Write about what you see, hear, and experience in the world. That’s the advice always given to writers. But unless you’re writing about a dystopian future, filled with zombies, death, and destruction, the world isn’t very inspiring these days, not for a happily ever after kind of romance writer like me, anyway.
And yet as I thought about writing this blog more deeply, what I said above isn’t entirely true. Even in the darkest of times, there is always some chink of light. As I write this, my area of Scotland is in lockdown again, with only essential food shops open.
People are weary, and life seems like it will never get back to normal, but in some ways I don’t think we should return to the old normal. Living through this pandemic has brought about some changes that are worth keeping.
The first is the way we have come to appreciate our health service, our doctors, nurses, and caregivers. During the first big lockdown in the UK, it felt like we had our attention concentrated for us, and saw first-hand on our news reports every day, the wonderful people of our NHS fighting this virus, and risking their lives for their community.
A sense of community was the big thing that grew during lockdown. Community is something has eroded over the years, and we have become a much more individualistic people, but neighbours were checking on vulnerable people, making sure they had enough food, essentials, and were safe and sound.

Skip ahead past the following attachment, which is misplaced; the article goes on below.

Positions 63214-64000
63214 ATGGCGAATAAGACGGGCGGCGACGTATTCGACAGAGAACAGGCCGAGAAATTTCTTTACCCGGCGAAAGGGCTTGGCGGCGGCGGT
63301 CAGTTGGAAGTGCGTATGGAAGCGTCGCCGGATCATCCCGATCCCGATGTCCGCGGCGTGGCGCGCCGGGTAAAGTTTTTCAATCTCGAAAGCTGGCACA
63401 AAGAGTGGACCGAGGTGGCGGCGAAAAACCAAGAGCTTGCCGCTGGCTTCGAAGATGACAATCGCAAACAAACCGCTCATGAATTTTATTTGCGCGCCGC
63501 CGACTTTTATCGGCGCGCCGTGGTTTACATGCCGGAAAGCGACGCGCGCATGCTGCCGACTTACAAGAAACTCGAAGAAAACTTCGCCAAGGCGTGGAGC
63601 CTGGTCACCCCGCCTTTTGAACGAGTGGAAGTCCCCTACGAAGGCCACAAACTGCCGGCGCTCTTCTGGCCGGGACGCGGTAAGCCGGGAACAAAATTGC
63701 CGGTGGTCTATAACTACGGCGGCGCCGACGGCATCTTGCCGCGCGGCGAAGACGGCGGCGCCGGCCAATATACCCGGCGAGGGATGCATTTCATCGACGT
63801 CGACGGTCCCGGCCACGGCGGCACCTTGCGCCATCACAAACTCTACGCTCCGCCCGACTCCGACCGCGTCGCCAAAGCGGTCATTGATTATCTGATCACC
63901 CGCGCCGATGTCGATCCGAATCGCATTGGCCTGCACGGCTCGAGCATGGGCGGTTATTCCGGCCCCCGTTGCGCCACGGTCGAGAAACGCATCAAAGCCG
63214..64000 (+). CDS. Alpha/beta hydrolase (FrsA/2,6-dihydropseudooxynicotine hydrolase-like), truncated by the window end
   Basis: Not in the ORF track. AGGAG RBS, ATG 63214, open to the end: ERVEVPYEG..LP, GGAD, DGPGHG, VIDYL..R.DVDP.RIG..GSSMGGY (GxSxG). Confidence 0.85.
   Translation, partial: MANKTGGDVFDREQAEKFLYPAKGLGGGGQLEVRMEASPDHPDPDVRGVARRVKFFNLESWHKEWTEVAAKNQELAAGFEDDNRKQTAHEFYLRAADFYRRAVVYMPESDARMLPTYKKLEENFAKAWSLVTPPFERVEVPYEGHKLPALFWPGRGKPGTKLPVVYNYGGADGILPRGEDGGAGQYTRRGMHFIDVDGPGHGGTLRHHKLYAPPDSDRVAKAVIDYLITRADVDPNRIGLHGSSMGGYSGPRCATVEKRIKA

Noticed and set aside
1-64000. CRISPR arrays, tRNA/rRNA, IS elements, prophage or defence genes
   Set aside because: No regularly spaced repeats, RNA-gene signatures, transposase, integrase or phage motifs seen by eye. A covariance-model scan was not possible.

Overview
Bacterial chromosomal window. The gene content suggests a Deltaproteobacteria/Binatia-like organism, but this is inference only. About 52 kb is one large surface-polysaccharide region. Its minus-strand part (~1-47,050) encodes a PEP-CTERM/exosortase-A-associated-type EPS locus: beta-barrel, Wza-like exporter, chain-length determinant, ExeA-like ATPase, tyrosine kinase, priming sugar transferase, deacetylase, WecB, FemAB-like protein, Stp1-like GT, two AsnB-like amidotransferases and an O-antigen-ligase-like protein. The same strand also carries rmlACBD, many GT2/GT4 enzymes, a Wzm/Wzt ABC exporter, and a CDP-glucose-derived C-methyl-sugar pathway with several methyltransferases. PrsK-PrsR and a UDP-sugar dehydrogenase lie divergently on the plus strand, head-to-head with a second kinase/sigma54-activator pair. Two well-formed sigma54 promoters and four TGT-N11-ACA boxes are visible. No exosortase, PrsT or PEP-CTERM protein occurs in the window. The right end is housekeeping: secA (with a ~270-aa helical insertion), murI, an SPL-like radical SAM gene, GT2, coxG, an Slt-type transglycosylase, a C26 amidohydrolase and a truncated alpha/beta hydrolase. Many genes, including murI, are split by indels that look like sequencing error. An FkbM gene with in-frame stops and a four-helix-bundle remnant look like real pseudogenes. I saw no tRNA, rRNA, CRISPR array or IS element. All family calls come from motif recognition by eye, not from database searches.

Plus, people were inspired to do anything they could to raise money for their local communities and the NHS. No matter how bad things became you could see that the virus was not going break our human spirit and sense of fellow feeling.
Lastly, and the biggest lesson I have taken from this pandemic is the importance of family. Being told you can’t see your elderly parents, your sister and nieces, made me appreciate them all the more.
I Facetimed my mum and dad every day, just to keep connected to them, and now I realise how much they appreciate seeing me each day, rather than just a phone call. It’s something that I will keep up even when things go back to normal, if normal will even look the same.
Then there’s my love and appreciation of my life with my partner, Lou. Our lives have changed remarkably. I write full time so I’m always at home with our dog Barney. Lou’s job demands that she travel all over Scotland and sometimes just over the border into England, so her days are long.
Since the first lockdown began, she’s been working from home. Normally you hear that when you live together and work together 24/7, that you’ll begin to argue and feel a little claustrophobic. Familiarity breeds contempt, kind of thing, but the opposite is true for us, we have absolutely loved it, and it’s made our relationship even stronger. We got into a lovely routine, Lou working in her office and me writing next door, both in our own little worlds, but still together. Our dog Barney has especially loved having Lou at home, since she’s his favourite person in the world.
It was hard on him and me when she went back out to work just over a month ago, but we didn’t expect a short time later we’d be back to we started in lockdown and our little routine at home. This time spent together has only intensified our love and relationship, and I’m so grateful to have her.
When you look at the world just a little deeper, those three things stick out as important, love, family, and community. I spent most of lockdown writing a book called Home Is where The Heart Is. It’s a small village romance where the core values of the story are about Love, family, and community. So, when you scratch under the surface of a global pandemic, even there you can find the inspiration for a happily ever after, romance writer.